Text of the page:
During the Winter of 2022, I had the amazing opportunity to work as a contracted UX designer at Porton Health, a company that provides telehealth medical services for healthcare providers. I was honored to collaborate with talented product managers and front-end engineers to redesign the Porton Booking App while growing my knowledge and gaining practical experience as a professional UX/UI designer.
Porton Health wants to enhance patients’ user experience when booking an appointment online with their BookApp by considering the accessibility of the app from a patient’s perspective and the minority groups including senior patients (65 years old+) and people with a disability.
Patients who are new to telehealth
Patients with a disability
*here, target users refer to the target group that this redesign is focusing)
Simplify the process of appointment booking
Check and eliminate all accessibility issues
Clarify instructions for booking and immediately notify patients when they are not eligible to book at a clinic
more patients using virtual care after the Covid-19 pandemic
of patients using telemedicine are adults 65 and older
more usage of telemedicine for people living in rural areas
More than 1/3 of the participants reported that they did not find our online booking to be more convenient than traditional booking methods (phone booking and online form)
Out of 50 participants, 8 participants found the online booking process to be confusing and 5 participants were not successful in booking an appointment
The top 3 challenges for booking include:
Long process/ too many steps
1. Cortico: Medical Clinic Booking System
Auto-fill user information for registered patients e.g., patient's profile, doctor, pharmacy, etc.
2. Virtual Clinics
Making the content fill up the screen for clear visualization. Use color coding to filter the available time slots.
3. Mikata Health
Simplifying booking preferences and appointment availabilities into short steps. Presenting a smooth user flow using bright colors and icons.
Telemedicine service became more common after the pandemic, and it is convenient for senior patients and people in rural regions
Since this app was initially designed for clinics to manage their patients better, the app designer may have ignored the patient's user experience. Users have reported challenges with using BookApp due to the tedious process and confusing execution.
Compeitor's platform has a common advantage: a simple and easy user flow.
Color Coding Message: Use different colors for the cards to instruct patients with methods to login.
e.g., Blue- Default, Red-Error, and Yellow- Caution.
Combining Steps: Reduce the number of clicks (and loading time) by combining the steps of the booking procedure. Here, I combined the doctor's selection and appointment details into one page.
Optimizing UI: The calendar in the original design wastes the real state on the screen. I enhanced the UI by resizing the calendar and time selection to become proportional and expanding all buttons to fill the width and maximize the entire section.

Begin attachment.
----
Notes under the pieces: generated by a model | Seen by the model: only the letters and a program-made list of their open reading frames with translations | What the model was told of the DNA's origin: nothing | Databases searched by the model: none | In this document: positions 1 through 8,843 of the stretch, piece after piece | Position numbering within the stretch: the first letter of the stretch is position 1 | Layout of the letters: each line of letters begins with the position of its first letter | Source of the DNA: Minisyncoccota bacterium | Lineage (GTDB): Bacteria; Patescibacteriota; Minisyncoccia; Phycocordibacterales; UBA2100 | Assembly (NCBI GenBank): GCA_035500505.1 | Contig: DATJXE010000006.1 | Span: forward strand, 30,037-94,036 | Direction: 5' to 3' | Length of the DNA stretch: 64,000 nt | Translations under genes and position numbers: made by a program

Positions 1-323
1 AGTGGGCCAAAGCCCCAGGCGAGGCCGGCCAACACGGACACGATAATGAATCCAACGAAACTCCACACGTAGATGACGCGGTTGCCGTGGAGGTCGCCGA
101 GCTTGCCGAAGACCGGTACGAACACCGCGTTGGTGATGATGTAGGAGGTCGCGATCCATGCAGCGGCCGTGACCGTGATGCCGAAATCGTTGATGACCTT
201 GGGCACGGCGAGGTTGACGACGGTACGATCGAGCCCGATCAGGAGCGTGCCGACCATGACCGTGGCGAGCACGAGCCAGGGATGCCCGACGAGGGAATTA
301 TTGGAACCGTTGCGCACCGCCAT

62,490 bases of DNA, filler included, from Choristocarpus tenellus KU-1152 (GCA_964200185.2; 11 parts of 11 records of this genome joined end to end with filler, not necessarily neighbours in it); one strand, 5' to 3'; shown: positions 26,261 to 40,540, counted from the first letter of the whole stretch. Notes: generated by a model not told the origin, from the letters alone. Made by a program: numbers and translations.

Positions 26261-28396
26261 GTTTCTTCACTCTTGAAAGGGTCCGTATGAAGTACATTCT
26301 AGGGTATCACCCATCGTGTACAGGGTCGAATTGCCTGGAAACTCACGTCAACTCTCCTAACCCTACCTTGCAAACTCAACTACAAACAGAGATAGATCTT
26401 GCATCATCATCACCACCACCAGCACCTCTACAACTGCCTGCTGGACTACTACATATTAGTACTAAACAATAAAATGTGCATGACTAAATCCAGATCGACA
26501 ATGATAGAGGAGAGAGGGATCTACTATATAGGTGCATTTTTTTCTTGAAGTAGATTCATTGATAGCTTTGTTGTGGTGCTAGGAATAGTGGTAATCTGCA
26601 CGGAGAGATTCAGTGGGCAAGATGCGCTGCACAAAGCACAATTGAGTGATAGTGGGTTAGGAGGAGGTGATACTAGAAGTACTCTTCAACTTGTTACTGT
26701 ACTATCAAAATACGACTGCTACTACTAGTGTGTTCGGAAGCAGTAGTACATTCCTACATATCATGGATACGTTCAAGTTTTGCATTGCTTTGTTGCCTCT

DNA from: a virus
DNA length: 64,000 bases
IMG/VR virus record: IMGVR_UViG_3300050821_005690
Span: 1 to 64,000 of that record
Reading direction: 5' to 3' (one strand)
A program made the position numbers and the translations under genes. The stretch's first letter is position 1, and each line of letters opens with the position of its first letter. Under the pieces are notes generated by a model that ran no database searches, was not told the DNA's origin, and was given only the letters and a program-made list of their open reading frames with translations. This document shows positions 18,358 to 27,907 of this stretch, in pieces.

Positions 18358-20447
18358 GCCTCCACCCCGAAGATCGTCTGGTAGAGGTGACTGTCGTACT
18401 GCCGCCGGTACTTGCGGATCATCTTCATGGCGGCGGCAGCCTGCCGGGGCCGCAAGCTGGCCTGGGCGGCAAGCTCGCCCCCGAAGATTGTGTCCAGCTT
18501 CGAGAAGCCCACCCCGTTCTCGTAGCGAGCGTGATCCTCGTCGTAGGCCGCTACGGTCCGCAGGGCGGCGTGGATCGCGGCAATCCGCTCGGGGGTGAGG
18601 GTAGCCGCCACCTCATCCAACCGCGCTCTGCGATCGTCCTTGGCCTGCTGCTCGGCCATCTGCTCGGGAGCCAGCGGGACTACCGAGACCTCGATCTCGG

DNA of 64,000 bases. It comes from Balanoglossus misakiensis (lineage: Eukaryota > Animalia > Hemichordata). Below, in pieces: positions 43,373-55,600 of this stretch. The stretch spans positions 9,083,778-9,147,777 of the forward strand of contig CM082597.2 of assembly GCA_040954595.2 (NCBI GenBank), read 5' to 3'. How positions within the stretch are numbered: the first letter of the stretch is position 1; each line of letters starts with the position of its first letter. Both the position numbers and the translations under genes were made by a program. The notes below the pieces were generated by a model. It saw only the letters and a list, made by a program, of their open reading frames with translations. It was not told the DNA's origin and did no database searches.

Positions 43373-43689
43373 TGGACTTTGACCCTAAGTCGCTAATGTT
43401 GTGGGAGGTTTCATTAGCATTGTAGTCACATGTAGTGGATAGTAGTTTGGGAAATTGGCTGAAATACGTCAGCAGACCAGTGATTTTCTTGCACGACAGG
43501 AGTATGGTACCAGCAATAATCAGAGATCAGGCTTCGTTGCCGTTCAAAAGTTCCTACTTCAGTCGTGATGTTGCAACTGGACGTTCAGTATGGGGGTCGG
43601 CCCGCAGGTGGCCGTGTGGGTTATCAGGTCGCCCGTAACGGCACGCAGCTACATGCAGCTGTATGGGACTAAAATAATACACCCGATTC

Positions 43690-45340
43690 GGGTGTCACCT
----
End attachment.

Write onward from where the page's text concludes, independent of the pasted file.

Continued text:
Information Hierarchy: The confirmation page should be clear for the users to scan and click complete. I used a table to sort the information and separate the heading and content. The additional notices are moved to the bottom for clear visualization and allow users to scan quickly from top to bottom.
"The UI looks better and cleaner. I like how you combined the steps but you also have to consider how it would work for the backend. We used to have separate doctor selection and appointment details in two steps because appointment types depend on the doctor selected. Now that they are combined you have to think about the mechanism and user flow."
"The website looks much better than before. I like the colored notices for different types of clinics, but I think there are too many notices and messages on the first step that it may be overwhelming for users. I would suggest putting the messages on one card. Also, you have to think about how they would look on mobile screens. When content is stacked up, users may have to scroll a few times before they reach the ‘Next’ button."
"You did a good job reducing clicks and making the booking process easier and more direct for the users. However, you have to think about our primary users who are elders and people with a disability. Consider enhancing the text, color ratio, and buttons for better visualization."
During my four months of contract at Porton Health, I was given multiple projects by Dele, my product manager, and my mentor. I was challenged to work on tasks simultaneously while managing my time schedule and collaborating with cross-functional teams for feedback. In this particular project, I learned to conduct user research by analyzing the work of our competitors and by interviewing our users (patients and clinic providers). I was encouraged to leverage my background in psychology to design with user experience in mind and follow accessibility guidelines. I am thankful that many of my ideas were supported by my manager and established by the engineers. They helped me to enhance those ideas and they make them become realistic solutions that can be executed and launched to help countless users in virtual care and telemedicine.